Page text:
Delhi Deputy Chief Minister Manish Sisodia on Thursday, 30 July, said that the National Education Policy 2020 is a ‘highly regulated yet poorly funded model’ while adding that it offers suggestions on ways to reform the education sector, without mentioning how exactly the plan would be implemented.
Addressing a press conference, Sisodia, who’s also Delhi’s education minister, said that by setting up several regulatory bodies and agencies for monitoring school education, the government has created a system of high regulation in which agencies will clash with one another.
Sisodia further mentioned that although the NEP talks about spending six percent of the country’s GDP on education, it does not mention how this target will be achieved. He said that, “Unless a law is passed to ensure that six percent of GDP is spent by states and Centre on education, only a handful states will implement the policy.”
Elaborating on what he called a poorly-funded policy, Sisodia said that although the policy suggests free education under RTE from nursery to class 12, implementing the same has been left to ‘discussions in the future.’
“If you can’t say how this will be achieved, what was the BJP doing for the last six years? Funding is a big problem in education.”Manish Sisodia, Deputy Chief Minister
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Referring to a section in the NEP that makes it easier for both government as well as non-governmental philanthropic organisations to build schools, Sisodia said that the government is promoting private schools while ignoring the need to improve and develop government ones.
“Have you come out with a policy to encourage private schools at a time when people are losing jobs?” asked Sisodia.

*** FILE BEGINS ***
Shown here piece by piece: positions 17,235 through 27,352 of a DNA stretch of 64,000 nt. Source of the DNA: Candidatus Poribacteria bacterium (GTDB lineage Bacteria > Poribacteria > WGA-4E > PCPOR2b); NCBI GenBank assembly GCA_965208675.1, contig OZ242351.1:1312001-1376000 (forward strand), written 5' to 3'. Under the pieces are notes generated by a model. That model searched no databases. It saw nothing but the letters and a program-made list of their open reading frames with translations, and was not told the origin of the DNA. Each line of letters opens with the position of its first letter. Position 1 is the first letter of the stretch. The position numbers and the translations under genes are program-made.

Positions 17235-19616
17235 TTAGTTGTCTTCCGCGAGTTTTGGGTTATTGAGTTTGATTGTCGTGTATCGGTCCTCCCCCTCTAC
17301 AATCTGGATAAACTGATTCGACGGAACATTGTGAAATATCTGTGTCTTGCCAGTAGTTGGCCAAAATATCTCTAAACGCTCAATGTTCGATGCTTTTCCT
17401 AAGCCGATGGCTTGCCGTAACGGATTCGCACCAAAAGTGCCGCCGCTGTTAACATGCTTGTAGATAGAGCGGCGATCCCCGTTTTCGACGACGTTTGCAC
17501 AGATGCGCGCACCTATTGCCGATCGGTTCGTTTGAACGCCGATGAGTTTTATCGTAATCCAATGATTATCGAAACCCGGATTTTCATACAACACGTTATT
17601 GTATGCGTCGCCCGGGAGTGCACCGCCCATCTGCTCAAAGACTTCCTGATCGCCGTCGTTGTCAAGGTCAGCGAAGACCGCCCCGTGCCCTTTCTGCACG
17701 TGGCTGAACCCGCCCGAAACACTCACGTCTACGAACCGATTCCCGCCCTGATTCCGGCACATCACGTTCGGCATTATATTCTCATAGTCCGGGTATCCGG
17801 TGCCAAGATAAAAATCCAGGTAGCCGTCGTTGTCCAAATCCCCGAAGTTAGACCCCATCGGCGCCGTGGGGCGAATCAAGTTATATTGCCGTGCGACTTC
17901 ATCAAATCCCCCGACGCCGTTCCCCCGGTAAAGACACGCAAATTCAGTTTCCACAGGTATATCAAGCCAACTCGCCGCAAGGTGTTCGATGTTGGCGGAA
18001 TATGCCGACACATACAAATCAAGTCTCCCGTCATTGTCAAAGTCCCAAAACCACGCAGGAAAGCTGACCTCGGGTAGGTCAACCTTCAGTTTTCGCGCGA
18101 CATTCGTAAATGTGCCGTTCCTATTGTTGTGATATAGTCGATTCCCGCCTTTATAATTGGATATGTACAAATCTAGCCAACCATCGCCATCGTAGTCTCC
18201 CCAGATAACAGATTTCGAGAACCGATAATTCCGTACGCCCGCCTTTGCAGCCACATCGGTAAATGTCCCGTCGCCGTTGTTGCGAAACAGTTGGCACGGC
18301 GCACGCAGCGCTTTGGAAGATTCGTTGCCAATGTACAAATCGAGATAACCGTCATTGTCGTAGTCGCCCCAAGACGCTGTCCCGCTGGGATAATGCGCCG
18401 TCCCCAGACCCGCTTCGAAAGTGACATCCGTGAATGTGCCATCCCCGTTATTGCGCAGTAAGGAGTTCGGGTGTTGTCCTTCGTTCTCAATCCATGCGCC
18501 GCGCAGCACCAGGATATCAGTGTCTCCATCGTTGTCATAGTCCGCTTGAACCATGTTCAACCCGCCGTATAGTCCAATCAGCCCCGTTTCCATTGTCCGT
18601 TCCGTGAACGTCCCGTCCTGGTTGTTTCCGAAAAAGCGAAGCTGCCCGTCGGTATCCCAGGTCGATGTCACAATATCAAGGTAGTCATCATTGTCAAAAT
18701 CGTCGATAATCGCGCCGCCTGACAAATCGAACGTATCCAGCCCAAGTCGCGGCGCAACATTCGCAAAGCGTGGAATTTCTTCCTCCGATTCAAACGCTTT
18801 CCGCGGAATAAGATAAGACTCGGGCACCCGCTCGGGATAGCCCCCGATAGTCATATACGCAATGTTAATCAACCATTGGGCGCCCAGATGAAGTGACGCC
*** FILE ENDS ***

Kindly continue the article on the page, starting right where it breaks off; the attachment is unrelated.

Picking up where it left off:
Taking on the NEP’s focus on vocational education in school, which includes internships in the sixth grade, Sisodia said that the government has failed to respect such practical learning experiences as they are not counted during admissions to the Delhi University.
“They are talking about vocational education now. But have they accorded the right respect to vocational studies? Why will a student opt for vocational students when DU does not acknowledge them in its admission process?”Manish Sisodia, Deputy Chief Minister
Sisodia said that at a time when the world is moving away from Board exams, the government’s decision to retain these exams shows how the NEP 2020 has fallen under the weight of the same old approach to formulating educational policy.
“Why are you conducting board exams when a common test will be held for college admissions?” he asked.
Sisodia said that while most universities in the country like Jamia, BHU, IP and others offer multi-disciplinary courses, some like DTU and IITs focus on specific subjects.
“By making it mandatory for every university and college to be multidisciplinary, the policy is making a mistake. We need both multi-disciplinary and specific universities,” he added.